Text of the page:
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Mission Arctic researches our rapidly melting Arctic Ocean

Mission Arctic researches our rapidly melting Arctic Ocean
Source: Mission Arctic

To research our rapidly melting Arctic Ocean due to climate change, the Mission Arctic crew covered 7,000 miles of unchartered waters.

The Melting Arctic

The Melting Arctic is revealing its hidden secrets and opening up new passages that have been under ice for millennia. A team of Arctic scientists, researchers, filmmakers and polar explorers sail into the heart of the melting ice to discover the unexplored stretches and lost treasure of the rapidly changing Arctic environment.

Mission Arctic: Exploring newly accessible arctic areasSource: Facebook BrightVibes

Mission Arctic

Due to global warming, the Arctic ice is melting. More and more areas are accessible to humans due to the fact that the weather conditions are changing. However, there may not be that much ice anymore and it may be accessible to humans, but the weather conditions are still very severe.To celebrate Canada’s 150th anniversary a team undertook a never before attempted eco-expedition to discover unexplored areas of the changing Arctic environment. During this 2-part extreme eco-expedition, the team pushed into newly- exposed waterways to search for the northernmost woolly mammoth remains in North America, to conduct meaningful glacier and iceberg science for the Arctic research Centre, document pre-Inuit archaeological sites and lost remnants of several historical expeditions. They will examine the impact and implications of the Arctic thaw on our planet and people while producing media products for an international audience.

Source: Mission Arctic
Source: Mission Arctic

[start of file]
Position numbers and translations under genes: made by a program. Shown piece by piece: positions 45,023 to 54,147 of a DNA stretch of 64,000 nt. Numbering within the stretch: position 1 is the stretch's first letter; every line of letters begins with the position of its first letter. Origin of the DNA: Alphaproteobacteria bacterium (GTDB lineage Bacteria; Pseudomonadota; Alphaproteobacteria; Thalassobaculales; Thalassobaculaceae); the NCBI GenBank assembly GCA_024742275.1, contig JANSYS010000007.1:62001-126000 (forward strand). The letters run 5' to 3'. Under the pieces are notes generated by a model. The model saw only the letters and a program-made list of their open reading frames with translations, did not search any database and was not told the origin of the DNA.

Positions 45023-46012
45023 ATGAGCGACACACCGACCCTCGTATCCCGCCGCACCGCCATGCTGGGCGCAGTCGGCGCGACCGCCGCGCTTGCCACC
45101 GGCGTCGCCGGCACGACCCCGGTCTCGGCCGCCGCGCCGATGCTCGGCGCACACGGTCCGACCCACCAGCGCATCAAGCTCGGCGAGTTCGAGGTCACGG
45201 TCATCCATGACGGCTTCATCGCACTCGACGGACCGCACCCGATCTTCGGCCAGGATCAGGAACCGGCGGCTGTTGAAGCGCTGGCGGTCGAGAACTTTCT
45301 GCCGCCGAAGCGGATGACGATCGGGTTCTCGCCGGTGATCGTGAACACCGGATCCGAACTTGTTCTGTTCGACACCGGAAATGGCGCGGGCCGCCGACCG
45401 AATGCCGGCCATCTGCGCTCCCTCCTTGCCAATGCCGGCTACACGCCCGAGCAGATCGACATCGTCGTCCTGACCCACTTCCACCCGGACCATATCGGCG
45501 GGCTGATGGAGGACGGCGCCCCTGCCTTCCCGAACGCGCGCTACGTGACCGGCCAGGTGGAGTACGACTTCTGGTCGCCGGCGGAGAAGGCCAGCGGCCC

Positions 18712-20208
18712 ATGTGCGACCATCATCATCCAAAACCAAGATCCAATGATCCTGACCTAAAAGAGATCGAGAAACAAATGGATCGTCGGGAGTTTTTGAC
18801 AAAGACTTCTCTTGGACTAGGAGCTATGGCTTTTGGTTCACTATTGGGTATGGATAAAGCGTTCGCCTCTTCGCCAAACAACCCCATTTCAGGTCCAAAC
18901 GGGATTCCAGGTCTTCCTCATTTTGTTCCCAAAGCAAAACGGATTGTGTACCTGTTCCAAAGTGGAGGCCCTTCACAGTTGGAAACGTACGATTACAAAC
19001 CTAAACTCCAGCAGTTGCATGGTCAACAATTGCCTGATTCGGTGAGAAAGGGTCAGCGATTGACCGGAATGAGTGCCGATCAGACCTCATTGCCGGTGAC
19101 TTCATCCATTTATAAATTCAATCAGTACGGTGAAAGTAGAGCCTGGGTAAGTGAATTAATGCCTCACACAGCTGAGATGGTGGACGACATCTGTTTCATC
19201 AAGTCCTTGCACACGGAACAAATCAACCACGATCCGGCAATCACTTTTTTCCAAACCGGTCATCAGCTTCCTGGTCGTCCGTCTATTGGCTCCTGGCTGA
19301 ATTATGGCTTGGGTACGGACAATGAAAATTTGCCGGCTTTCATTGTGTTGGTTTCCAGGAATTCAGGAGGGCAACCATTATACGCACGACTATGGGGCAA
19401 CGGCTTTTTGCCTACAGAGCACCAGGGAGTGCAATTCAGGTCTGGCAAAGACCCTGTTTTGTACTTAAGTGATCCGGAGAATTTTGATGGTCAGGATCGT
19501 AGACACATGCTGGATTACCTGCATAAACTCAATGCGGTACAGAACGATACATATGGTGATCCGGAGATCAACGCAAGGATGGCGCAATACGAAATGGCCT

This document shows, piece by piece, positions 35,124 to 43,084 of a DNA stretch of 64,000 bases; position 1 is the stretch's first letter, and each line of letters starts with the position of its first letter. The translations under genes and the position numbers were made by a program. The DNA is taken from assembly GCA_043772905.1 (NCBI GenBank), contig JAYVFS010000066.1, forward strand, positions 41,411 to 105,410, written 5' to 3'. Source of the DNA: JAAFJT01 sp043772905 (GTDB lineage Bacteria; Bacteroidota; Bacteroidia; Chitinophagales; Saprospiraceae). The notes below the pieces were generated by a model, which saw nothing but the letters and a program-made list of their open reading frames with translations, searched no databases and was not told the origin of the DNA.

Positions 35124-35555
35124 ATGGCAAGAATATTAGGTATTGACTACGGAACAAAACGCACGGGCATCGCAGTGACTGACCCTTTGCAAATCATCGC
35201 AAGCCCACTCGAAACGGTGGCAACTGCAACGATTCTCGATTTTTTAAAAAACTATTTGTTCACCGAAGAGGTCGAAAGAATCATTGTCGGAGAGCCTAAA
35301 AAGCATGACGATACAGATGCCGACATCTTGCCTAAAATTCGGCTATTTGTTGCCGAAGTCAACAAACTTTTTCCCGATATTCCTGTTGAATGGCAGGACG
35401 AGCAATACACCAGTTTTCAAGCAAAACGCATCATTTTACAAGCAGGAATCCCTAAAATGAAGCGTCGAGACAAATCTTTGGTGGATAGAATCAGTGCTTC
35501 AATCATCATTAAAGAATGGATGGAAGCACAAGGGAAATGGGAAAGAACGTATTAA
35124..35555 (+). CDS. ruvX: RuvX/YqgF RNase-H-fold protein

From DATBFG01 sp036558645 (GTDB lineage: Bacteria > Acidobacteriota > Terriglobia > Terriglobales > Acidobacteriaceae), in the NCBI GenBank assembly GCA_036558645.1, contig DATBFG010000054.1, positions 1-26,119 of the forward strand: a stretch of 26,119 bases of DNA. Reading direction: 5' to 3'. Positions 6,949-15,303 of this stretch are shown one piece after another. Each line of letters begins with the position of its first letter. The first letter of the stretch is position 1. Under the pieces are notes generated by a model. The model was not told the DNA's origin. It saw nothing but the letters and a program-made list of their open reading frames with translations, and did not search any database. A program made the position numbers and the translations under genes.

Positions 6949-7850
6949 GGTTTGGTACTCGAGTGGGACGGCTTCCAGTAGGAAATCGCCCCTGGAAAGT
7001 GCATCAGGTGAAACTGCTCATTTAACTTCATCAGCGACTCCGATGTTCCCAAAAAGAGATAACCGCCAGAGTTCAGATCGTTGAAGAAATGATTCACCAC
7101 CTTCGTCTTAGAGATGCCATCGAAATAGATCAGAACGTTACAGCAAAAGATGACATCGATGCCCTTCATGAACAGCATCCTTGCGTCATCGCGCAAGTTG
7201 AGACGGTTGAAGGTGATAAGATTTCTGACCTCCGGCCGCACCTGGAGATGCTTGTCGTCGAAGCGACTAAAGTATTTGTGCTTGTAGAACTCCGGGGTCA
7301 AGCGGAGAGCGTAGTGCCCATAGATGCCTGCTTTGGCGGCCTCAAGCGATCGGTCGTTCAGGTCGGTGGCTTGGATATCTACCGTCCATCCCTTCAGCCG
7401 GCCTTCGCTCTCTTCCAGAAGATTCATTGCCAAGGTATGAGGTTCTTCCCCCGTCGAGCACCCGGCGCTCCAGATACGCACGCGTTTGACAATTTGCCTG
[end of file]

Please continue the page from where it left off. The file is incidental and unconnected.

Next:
Into the Melting Ice

In 2017 the team finished the first part of the 2-part eco-expedition, “Into the Melting Ice”. Their mission studied how the melding ice is impacting the mixing effect that drives global ocean currents. They tracked the movements of icebergs and measure the physical properties of the ocean and conducted surveys of the sea ice. This is possible because they managed to enter stretches of water that were previously unaccessible to conduct research. They’ve deployed remotely operated vehicles to dive below the sea, flew drones equipped with ice sensors above icebergs and glaciers and tracked ice flow movement using GPS beacons. They have achieved a full scientific survey of the Sea of Labrador on both the Greenlandic and Canadian coasts as well as reaching an unprecedented 80 degrees latitude 16 minutes North. The team covered over 7000 nautical miles during this trip equivalent to sailing a third way around the planet. The team has pushed themselves to the limit to discover the arctic hidden treasures and in 2018, they will do so again to discover hidden (scientific) treasures.

Source: Mission Arctic
Source: Mission Arctic

Searching for Bones

In 2018 the team will go North of the Northwest Passage to look for the most Northern Woolly Mammoth remains in North America as well as search for new deposits of other ice-age mammals based on local traditional knowledge and scientific surveys. They will search for several lost historical expedition sites. They aim to locate for the first time the 100-year-old camps of the famous Canadian Arctic Expedition. These sites are in danger of being washed away as waves erode shores that were once protected by land-fast ice. Using drones and underwater cameras they will search and document vessels wrecked and lost over the past 150 years including whaling ships, expedition ships, Hudson Bay Company Ships and Inuit Schooner. They will also look for the missing body of Bernard: Peter Bernard was lost in the winter of 1915 and 1916 and carried 500 pounds of expedition mail on his sled. He was never found and the team will search for traces of his last journey. They will conduct even more in depth Scientific work as well as dive, fly and climb to reach the most remote and unvisited sites in the arctic during their next adventure. The expedition will focus on biology, history and archaeology as they navigate the ice to dive crushed ships, fly drones to locate lost historical sites and traverse coastlines on foot to find newly-eroded fossil sites and abandoned expedition camps of over a hundred years ago. Those new discoveries aim to highlight the impacts and implications of our rapidly changing Arctic while exploring the storied history of Arctic exploration.